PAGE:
Rendezvous in Bratislava
Battersea Arts Centre
Reviewed – 13th November 2018
“a living archive that celebrates not only the life of a remarkable man but those who loved him as well”
Miriam Sherwood never got to meet her grandfather, and yet, in spite of this, she has managed to write a cabaret with him. Rendezvous in Bratislava chronicles the life of Jan ‘Laco’ Kalina, a prolific writer of cabarets and jokes, of plays and no less than five autobiographies. But, sifting through her grandfather’s writings and photographs, Sherwood has found a way of telling her grandfather’s story and her own. What emerges is a cabaret, a personal history and a living archive that celebrates not only the life of a remarkable man but those who loved him as well.
Set in a cosy living room, complete with period furniture and a piano, Rendezvous in Bratislava, is extraordinarily intimate. As the audience sits at cabaret tables, the boundaries between them and stage are blurred from the start. We are invited in as guests on Sherwood’s journey. Perhaps because we are so involved, we are able to see the details of Laco’s life, and the way which details do not necessarily have to add up because life, for better and for worse, can be messy.
The narrative that unfolds is both personal and political. Born in 1913, in Czechoslovakia, Laco’s life traces turbulent times as he escaped persecution during the Nazi occupation only to be later deemed a threat by the ensuing communist regime. But Laco’s work seems to have been devoted to laughter, and the show is peppered with his dark jokes translated from Slovakian by Sherwood.
Accompanying this is some brilliant original music, composed and performed by Thom Andrewes and Will Gardner who capture the playfulness of cabaret. From radio transmissions and cassette recordings to live renditions, the songs and performances are weaved into the story through an innovative medley of mediums. There are a few numbers which combine folk tunes and classical cabaret with a modern twist. With the help of a band of top musicians (František Holčík, Martin Jeriga and Maria Rehakova), the songs of Rendezvous in Bratislava bring to life a period of cabaret which nurtured laughter and entertainment in the darkest of times.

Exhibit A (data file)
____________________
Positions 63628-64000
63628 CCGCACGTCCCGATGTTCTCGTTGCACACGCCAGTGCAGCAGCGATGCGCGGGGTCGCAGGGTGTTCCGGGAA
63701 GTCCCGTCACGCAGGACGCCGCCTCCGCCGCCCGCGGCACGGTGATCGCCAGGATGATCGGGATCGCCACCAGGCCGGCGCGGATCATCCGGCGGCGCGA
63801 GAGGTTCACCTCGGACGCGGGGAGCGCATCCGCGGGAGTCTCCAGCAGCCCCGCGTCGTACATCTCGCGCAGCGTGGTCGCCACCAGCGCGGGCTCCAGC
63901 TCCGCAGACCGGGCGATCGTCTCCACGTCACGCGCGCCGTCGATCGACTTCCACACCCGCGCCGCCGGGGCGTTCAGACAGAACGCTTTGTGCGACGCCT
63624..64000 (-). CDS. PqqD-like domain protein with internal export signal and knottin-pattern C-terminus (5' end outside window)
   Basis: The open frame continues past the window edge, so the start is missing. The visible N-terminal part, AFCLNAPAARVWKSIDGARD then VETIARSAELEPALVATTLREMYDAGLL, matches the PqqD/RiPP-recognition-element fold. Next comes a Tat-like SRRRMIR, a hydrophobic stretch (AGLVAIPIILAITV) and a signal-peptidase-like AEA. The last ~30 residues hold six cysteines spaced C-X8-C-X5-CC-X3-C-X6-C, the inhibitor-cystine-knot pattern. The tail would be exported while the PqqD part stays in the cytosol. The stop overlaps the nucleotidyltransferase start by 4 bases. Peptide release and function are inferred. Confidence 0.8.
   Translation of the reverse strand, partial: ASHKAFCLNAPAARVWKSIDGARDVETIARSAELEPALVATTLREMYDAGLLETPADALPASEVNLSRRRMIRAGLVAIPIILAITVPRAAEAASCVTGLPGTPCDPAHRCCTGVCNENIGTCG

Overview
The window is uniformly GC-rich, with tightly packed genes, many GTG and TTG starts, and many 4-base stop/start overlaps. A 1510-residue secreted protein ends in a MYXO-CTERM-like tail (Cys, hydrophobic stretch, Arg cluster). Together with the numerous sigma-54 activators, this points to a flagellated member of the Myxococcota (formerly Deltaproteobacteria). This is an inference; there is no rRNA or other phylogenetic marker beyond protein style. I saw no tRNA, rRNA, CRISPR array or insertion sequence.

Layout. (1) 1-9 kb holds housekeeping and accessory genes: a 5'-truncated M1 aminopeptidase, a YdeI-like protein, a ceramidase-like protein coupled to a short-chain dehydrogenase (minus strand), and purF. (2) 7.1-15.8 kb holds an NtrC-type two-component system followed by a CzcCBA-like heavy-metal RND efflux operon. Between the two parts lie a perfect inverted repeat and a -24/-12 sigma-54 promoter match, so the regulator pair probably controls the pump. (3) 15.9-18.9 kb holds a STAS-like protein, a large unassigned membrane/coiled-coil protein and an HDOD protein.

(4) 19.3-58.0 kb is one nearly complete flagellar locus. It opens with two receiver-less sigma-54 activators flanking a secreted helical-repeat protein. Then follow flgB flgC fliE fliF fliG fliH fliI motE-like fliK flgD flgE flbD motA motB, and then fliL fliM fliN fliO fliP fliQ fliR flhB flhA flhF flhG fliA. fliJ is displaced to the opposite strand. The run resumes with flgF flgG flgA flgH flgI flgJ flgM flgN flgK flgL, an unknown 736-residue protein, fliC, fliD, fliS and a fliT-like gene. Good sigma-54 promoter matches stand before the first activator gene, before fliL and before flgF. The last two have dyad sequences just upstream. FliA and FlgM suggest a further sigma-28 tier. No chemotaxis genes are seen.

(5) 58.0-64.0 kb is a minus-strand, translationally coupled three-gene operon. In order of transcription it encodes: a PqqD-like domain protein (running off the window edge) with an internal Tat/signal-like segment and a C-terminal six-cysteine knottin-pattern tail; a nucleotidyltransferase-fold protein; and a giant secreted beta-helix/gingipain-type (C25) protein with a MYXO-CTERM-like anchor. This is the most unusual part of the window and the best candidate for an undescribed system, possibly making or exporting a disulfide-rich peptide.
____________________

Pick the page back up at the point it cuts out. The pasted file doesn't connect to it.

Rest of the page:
At the core of this piece is Miriam Sherwood’s sensitive storytelling. There is an honest fascination with her grandfather that marks each moment. As she reads extracts of Laco’s work, it is as if her voice is in conversation with his. There are several layers of very careful translation going on; from Slovak to English, from text to stage and from the personal to the performative. It is in this dialogue and these movements of translation that the real drama resides.
Rendezvous in Bratislava is a unique and unusual piece of theatre, the only one that I have seen that incorporates music and dance with readings from extracts and even a slideshow. It is funny, warm and heart-wrenching. “The success of a cabaret revue,” writes Laco, “depends on whether we are able to make a programme of artistic and ideological impact from a mosaic of small moments”. Rendezvous in Bratislava indeed does just that, it is a mosaic of some beautiful and strange, small moments.
Reviewed by Tatjana Damjanovic
Photography by Lara Taylor
Rendezvous in Bratislava
Battersea Arts Centre until 24th November
Previously reviewed at this venue: